The basis of the battle between Congress and President Andrew Johnson was
Johnson's "10 percent" governments that had passed severe Black Codes.
Radical congressional Reconstruction of the South
finally ended when the last federal troops were removed in 1877.
Congressional Reconstruction hoped to
provide basic rights and protection for the former slaves in the South through the Military Reconstruction Act, Freedmen's Bureau Act, Fourteenth Amendment, and Force Acts.
Radical Republican leaders in Congress included
Thaddeus Stevens of Pennsylvania; Charles Sumner of Massachusetts; and Hiram Revels of Mississippi.
As part of their Reconstruction plan,
radical Republicans originally expected to secure civil rights for freed slaves; punish the planter aristocracy; restructure Southern society; have President Johnson on their side, and use federal power to aid blacks.
Reconstruction involved extended
controversies over readmission of Southern states into the Union, civil and political rights for former slaves, direction and control of the Reconstruction process, and treatment of former Confederate leaders.
Reconstruction might have been more successful if
Thaddeus Stevens's radical program of drastic economic reforms and stronger protection of political rights had been enacted.
African-American women assumed new political roles which included all of the following: participating in black church life; monitoring state constitutional conventions; participating in political rallies; and organizing mass meetings.
Radical Reconstruction state governments passed
much desirable legislation and badly needed reforms.
Most "radical" Reconstruction regimes in the South expanded
the legal rights of women; established public-school systems; and were troubled by graft and corruption.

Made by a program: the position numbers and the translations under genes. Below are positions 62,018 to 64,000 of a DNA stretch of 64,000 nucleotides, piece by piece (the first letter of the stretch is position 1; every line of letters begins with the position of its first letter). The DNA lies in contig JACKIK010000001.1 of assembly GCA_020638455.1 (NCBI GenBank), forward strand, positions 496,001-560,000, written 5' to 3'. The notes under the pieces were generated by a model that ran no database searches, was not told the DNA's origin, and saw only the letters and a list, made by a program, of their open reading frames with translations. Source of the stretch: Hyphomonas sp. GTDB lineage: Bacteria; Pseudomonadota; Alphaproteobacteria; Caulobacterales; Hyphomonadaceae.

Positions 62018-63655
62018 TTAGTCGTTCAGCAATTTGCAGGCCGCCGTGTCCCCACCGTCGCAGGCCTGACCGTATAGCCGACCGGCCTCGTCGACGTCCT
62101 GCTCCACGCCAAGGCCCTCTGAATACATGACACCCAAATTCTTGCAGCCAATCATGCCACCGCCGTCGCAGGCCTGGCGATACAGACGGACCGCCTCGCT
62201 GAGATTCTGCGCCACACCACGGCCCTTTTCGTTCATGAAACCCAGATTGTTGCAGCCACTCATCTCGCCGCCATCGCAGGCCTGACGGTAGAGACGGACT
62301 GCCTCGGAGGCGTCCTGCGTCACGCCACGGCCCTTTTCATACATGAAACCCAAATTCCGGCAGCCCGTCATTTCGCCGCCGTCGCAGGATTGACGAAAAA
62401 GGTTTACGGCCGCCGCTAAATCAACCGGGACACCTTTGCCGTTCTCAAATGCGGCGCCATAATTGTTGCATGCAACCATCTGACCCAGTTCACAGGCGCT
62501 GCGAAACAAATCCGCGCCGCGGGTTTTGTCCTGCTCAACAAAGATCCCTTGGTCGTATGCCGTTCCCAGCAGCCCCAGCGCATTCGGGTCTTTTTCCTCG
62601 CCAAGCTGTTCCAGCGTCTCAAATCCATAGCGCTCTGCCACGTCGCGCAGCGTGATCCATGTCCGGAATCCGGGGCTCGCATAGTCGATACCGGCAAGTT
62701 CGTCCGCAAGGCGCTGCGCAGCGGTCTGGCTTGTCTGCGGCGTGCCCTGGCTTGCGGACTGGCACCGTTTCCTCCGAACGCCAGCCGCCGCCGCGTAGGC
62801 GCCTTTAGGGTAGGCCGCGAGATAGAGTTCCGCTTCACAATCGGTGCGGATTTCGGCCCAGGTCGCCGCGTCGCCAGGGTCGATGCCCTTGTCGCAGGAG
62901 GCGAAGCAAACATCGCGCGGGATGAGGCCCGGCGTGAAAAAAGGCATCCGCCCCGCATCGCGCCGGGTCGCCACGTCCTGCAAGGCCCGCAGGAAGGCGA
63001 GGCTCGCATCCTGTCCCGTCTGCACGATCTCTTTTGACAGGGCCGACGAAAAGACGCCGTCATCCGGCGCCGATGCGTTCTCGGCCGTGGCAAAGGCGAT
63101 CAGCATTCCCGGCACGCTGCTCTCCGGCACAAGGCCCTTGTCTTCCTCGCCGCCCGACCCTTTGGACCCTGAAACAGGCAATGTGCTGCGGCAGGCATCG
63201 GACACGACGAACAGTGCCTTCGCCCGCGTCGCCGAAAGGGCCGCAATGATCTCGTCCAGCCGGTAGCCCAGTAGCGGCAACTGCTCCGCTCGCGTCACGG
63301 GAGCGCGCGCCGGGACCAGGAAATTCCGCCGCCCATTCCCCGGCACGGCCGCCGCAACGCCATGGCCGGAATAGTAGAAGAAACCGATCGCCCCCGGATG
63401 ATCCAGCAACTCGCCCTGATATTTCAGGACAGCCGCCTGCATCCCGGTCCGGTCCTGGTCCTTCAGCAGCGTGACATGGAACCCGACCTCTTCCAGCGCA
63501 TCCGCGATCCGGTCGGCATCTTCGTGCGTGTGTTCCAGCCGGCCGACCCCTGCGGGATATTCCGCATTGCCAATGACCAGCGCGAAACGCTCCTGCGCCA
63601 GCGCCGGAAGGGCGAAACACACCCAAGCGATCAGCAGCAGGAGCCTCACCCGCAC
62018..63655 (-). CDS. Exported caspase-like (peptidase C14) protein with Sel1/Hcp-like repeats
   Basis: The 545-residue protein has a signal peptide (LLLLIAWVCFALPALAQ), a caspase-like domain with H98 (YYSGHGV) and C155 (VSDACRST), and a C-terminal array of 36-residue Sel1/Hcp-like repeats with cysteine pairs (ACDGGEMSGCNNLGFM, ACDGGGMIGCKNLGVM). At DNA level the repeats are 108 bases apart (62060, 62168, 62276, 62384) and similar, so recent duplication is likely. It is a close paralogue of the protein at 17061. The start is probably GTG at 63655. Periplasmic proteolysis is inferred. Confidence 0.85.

Under congressional Reconstruction, Southern states were required to
ratify the Fourteenth Amendment and give freed slaves the right to vote.
Among the legacies of the Reconstruction effort were
a long-term eclipse of Republican party strength in Southern states; perpetuation of the ideas of states' rights and local self-government under the Constitution and a sense of resentment and grievance among white Southerners.
Methods used by Ku Klux Klan members to achieve their goal of
white supremacy included beatings, scare tactics, murder, and mutilation.
The goals of the Ku Klux Klan included all of the following:
"keep blacks in their place," that is, subservient to whites; prevent blacks from voting; keep white "carpetbaggers" from voting; and end radical Reconstruction.
Congress's impeachment of President Johnson and attempt to remove him from office were
directly precipitated by his dismissal of Secretary of War Stanton in 1867.
All of the following were reasons the Senate voted to acquit President Andrew Johnson:
opposition to abusing the Constitutional system of checks and balances; concern about the person who would become President; fears of creating a destabilizing period; and Johnson's promise to stop obstructing Republican policies.